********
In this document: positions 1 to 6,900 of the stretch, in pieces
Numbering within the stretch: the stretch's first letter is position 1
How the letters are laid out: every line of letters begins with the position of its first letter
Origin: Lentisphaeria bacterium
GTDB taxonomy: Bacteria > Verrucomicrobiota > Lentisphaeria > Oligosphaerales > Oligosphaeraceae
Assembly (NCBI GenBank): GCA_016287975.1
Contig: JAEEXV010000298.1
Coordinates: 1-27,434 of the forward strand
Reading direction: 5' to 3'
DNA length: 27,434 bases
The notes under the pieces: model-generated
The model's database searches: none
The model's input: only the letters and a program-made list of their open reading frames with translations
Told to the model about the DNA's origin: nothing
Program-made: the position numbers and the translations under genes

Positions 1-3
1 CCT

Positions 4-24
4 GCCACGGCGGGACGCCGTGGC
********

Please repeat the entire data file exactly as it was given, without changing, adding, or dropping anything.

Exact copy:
In this document: positions 1 to 6,900 of the stretch, in pieces
Numbering within the stretch: the stretch's first letter is position 1
How the letters are laid out: every line of letters begins with the position of its first letter
Origin: Lentisphaeria bacterium
GTDB taxonomy: Bacteria > Verrucomicrobiota > Lentisphaeria > Oligosphaerales > Oligosphaeraceae
Assembly (NCBI GenBank): GCA_016287975.1
Contig: JAEEXV010000298.1
Coordinates: 1-27,434 of the forward strand
Reading direction: 5' to 3'
DNA length: 27,434 bases
The notes under the pieces: model-generated
The model's database searches: none
The model's input: only the letters and a program-made list of their open reading frames with translations
Told to the model about the DNA's origin: nothing
Program-made: the position numbers and the translations under genes

Positions 1-3
1 CCT

Positions 4-24
4 GCCACGGCGGGACGCCGTGGC